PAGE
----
Use Data to Shape Your Nutrient Strategy

Feb 19, 2019

Use Data to Shape Your Nutrient Strategy
As you prep for 2019, it’s easy to remember the one part of the field that did really well last season or the other part that wasdisappointing. We tend to look at the outliers because they stand out. But this doesn’t show the whole picture or indicate what you should do going forward. That’s why it’s important to use data to provide an unbiased view as well as direction. Here are some ways to use data and technology tools to shape your 2019 nutrient strategy.
1. Pinpoint profit and loss.
Low commodity prices continue to make it critical to identify which areas of your field are doing well and which need improvement. Areas that were less profitable provide an opportunity to better align your nutrient investment with yield potential in 2019. The R7® Profitability Mapper connects your 2018 input costs, seeding rates and yield map data from the combine to determine the parts of the field that were most profitable. Work with your local trusted advisor to use the Profitability Mapper or another WinField United partner tool that has the ability to analyze end-of-season yield and ROI data.
2. Review all your nutrient information.
Once you know where you’re making and losing money, start looking at soil and tissue sampling results, past yield data, the types of applications you made and the amounts you applied.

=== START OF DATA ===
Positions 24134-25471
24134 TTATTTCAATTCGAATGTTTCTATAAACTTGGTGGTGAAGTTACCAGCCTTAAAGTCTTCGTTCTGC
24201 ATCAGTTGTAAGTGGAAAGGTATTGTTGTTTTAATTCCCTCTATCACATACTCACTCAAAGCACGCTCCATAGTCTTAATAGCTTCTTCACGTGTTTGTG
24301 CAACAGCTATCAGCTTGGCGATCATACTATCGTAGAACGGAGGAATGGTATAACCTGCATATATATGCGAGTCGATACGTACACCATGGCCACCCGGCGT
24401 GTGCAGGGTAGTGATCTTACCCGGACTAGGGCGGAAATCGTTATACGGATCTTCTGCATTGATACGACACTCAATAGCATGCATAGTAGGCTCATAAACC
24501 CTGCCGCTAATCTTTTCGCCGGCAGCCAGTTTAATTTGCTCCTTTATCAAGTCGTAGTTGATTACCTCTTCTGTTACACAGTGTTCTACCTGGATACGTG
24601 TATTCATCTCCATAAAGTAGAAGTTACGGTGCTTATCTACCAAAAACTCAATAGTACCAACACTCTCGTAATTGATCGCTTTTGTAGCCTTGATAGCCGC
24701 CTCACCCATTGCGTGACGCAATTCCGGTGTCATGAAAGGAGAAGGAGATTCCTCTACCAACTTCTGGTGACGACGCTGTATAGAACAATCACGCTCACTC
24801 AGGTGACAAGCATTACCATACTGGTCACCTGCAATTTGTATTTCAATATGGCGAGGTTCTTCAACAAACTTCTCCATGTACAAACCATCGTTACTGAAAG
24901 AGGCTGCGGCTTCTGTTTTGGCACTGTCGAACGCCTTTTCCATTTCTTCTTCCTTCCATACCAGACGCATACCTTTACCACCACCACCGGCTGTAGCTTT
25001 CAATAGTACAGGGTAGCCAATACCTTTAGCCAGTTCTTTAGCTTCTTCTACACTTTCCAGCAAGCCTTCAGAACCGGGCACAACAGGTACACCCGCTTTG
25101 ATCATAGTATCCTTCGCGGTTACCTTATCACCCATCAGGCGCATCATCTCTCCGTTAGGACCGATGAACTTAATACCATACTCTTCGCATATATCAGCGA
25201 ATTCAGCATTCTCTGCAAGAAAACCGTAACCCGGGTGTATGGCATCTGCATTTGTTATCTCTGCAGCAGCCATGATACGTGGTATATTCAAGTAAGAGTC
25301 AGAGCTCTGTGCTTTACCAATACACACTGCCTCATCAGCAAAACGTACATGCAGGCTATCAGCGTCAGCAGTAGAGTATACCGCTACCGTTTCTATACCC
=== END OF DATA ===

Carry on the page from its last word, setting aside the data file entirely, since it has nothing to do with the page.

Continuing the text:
• Along with your advisor, look at the results of soil samples taken last season to determine what nutrients might be lacking in 2019. Correlate this with pre-sidedress nitrate test (PSNT) results you have from 2018 as well as tissue sampling data.
  • Tissue samples provide a snapshot of plant nutrient levels throughout the season. From our Answer Plot® data and NutriSolutions® database, we know that zinc, boron and manganese are the nutrients that are often deficient in corn, with potassium and manganese often showing as deficient in soybeans.
  • It’s critical to keep accurate “as-applied” files when analyzing a field’s performance. Work with your local retailer to determine best practices for your monitor and for recording data.
  • Look at past yield results and note which fields were higher producing. Then, look at your tissue sampling results from those fields. If they indicate nutrient deficiencies, be ready to correct them in 2019 should they occur. In addition, your advisor can supply tissue test results, as well as nutrient trends, from your local area.
3. Be sure nitrogen and sulfur are adequate in corn.
Sulfur levels are directly tied to nitrogen. If you don’t have the correct nitrogen-to-sulfur ratios, you’re not going to get the most out of your nitrogen application. When looking at nitrogen levels, make sure you’re also looking at sulfur, especially since we have seen a higher percentage of sulfur deficiency in recent years. Take another PSNT this season around V5 to determine how much available nitrogen you have in your soil.
4. Leverage in-season tools during the off season.
In-season crop modeling tools, such as the R7® Field Forecasting Tool, can model the outcomes of various operational activities. For example, do you need to do more split nitrogen applications? If so, how and when should you do that going forward? It’s a way to look at different nitrogen practices to see if alternative strategies could pay off. The Field Forecasting Tool incorporates product and operational costs to provide a complete picture to make sure you’re investing wisely to optimize yield and ROI potential.
Meet with your advisor now to formulate your nutrient strategy using the technology and data you have at your fingertips.

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